“On a more recent trip I found myself in a threshold moment in Comayagua, Honduras. I was travelling with a small group and we had just spent 12 hours on the road. The following day would be no better: another 12 hours on what was beginning to feel like an endless drive to Granada. At first I looked at the city as a hotel room, a halfway, an in between. Wikipedia lists Comayagua as “one of the most important tourist attractions in Honduras”—a claim that felt, as we walked among unremarkable buildings and gun-toting security guards, about as true as calling Albany the crown jewel of New York.
But the city opened up, as cities do. We lingered among locals in the town plaza as dusk approached. A quinceañera wrapped up nearby. A Christian radio station blasted mariachi music in the distance. A fashion show for wedding dresses was rumored to be in the works for later in the evening. Moms chatted and dads dozed. Kids licked cotton candy-coated fingers. My friend pointed out that this might be our most authentic moment in Central America. And it felt true. We were on our way to Granada, but we were also right where we were supposed to be. We were at a middle that was also an edge. A threshold and a lesson.”
—Shaun Ellis - Why Travel Makes Us Better Designers (and Chefs and Scientists)
Cecilia Pescao’s VIP Room. Also known as her house.
Taken in El Chorrillo, Panama City, 2011.
If you are still not convinced about Berlin sprouting a next silicon valley, here is a map about tech start-ups, events, vc’s, and co-working spaces. The blue dots in the image are the start-ups.
If you are planning on opening a tech company, service, or similar, Berlin is a great place to be. This is why I originally came for and it is quite worth it. However do not let be fooled by impressions. I would suggest you to invest in a visit and hang out so you get a clearer idea.
Press about this topic available here and here.
Picture extracted from: Berlin Startup Map
When I leave Berlin I will definitely have assured a certain future, I will be absolutely sure that nothing else could drive me back, and I will indeed be over all my own self issues. When I am in that plane, bus, car, bike or whatever mean I use, I will be sure it goes fast, as if turning back would mean becoming a colder stone. Believe me, the day I leave I will be leaving for good.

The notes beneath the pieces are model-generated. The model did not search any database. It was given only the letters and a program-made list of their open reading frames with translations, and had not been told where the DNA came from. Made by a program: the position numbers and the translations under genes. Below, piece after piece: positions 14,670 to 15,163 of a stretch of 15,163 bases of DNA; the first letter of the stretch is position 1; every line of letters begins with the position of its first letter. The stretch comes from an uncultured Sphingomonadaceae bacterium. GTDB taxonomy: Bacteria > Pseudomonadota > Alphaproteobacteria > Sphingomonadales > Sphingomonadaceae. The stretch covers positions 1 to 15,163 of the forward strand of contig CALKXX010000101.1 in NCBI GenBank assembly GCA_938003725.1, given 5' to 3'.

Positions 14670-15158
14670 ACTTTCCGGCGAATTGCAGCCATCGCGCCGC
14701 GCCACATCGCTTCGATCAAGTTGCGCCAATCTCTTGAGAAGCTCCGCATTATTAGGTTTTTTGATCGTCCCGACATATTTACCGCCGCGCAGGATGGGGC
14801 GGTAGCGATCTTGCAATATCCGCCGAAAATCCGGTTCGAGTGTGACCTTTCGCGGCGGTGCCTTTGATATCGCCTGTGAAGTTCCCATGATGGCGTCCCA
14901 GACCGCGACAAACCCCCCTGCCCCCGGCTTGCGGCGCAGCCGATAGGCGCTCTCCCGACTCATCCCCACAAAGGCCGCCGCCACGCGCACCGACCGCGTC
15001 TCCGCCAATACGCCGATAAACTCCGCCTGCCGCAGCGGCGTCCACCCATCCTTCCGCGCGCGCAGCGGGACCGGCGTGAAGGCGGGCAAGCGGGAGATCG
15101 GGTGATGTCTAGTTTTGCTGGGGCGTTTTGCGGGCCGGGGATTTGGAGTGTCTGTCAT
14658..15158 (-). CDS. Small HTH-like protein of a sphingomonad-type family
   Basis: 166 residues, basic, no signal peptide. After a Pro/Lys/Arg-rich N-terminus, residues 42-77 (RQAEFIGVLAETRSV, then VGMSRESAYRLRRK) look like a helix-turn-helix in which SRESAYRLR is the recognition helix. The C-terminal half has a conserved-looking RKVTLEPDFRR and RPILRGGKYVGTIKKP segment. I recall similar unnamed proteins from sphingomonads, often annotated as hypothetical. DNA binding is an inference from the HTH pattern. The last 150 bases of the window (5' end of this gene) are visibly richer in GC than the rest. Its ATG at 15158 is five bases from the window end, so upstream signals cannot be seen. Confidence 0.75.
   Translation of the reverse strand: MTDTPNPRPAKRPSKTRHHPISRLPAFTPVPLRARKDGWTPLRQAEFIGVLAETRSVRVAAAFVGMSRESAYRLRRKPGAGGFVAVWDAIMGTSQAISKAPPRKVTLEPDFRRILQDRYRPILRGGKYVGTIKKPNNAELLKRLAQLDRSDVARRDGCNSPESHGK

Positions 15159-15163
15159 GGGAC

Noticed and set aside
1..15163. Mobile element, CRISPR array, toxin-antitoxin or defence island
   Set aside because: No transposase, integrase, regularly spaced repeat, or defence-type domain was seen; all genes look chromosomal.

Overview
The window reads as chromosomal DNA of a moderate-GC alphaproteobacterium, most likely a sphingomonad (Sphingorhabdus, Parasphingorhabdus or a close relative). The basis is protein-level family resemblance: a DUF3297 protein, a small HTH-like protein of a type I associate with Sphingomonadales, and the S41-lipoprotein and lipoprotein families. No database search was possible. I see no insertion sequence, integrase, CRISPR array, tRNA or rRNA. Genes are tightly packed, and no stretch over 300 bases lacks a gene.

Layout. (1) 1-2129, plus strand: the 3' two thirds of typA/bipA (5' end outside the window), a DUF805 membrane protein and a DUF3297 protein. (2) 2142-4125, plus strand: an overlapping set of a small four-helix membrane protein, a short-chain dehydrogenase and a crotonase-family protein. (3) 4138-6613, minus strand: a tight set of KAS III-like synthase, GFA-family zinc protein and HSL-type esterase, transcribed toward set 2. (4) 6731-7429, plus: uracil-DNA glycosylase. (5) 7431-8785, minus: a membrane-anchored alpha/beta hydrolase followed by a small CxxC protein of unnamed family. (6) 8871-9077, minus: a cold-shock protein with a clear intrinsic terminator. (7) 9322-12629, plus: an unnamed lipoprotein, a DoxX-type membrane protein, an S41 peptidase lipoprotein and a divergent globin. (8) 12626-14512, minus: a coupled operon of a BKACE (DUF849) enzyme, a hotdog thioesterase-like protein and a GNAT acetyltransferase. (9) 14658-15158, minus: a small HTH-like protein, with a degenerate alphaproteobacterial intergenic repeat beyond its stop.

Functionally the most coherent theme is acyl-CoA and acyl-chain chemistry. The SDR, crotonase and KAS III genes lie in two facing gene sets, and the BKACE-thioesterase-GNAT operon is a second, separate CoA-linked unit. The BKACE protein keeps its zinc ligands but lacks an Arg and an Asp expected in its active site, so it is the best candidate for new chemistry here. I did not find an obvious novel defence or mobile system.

After I left Berlin, and when I think about my past I will deny all facts and blame my decision of being there at my lack of maturity. Whenever you ask me about it, I will tell you easier why I left and I will fucking convince you not to go there. I will tell you endless stories of amazing nights, condensing commutes, the cold, the music, an amazing job I had there, stories of all the girls I never fucked and my love for every inch of concrete it has, in past tense. I will tell you everything with absolute zero eloquence and you will see in me a broken heart and a wish to not discuss the topic anymore. I will make sure you don’t visit Berlin. I will protect you from such a heartbreak.
When I leave Berlin I will be a man with a dead youth, a magnificent income and severe lust to go on all-inclusive resorts, cruises, and blind dates. When I leave Berlin I will be sure I leave the last bit of my spark, my desire and my stubbornness in its streets. When I am no longer here I will be a grown-up Peter Pan.
I am afraid of betrayal. Specially betrayal made by myself to others. It has been seven months that I have been living in Berlin, the city of the young lust for self-pleasure and culture, and I can see already how absorbed I am in this freedom I have always dreamed of. To me, I am already divorced from my past, my roots, and totally married to my love for this new life I have. I am not a Berliner, but at least I can tell that I am not very much Honduran either. I am talking about myself, but I bet what you will read here represents much of the feelings of many people who migrate out of a Latin American country in search of their dreams (Wether to US, Europe, or any other place in the first world).
My dad visited me in Berlin and then we went to Prague. I took pictures with a disposable camera so so I could participate in the 100 project, so here are the results.
Grand Hotel Europa Faccade. Taken in Prague, 2012.
Something that amazes me about this place and the general tendency of this architecture, is that I was a total ignorant about the importance of Prague in the past (before the breakout of WWII and then the Communist control) as a cultural, artistic, political hub of the heart of Europe. I feel so much better with myself about visiting it, and also curious about when I will go back to study it closer.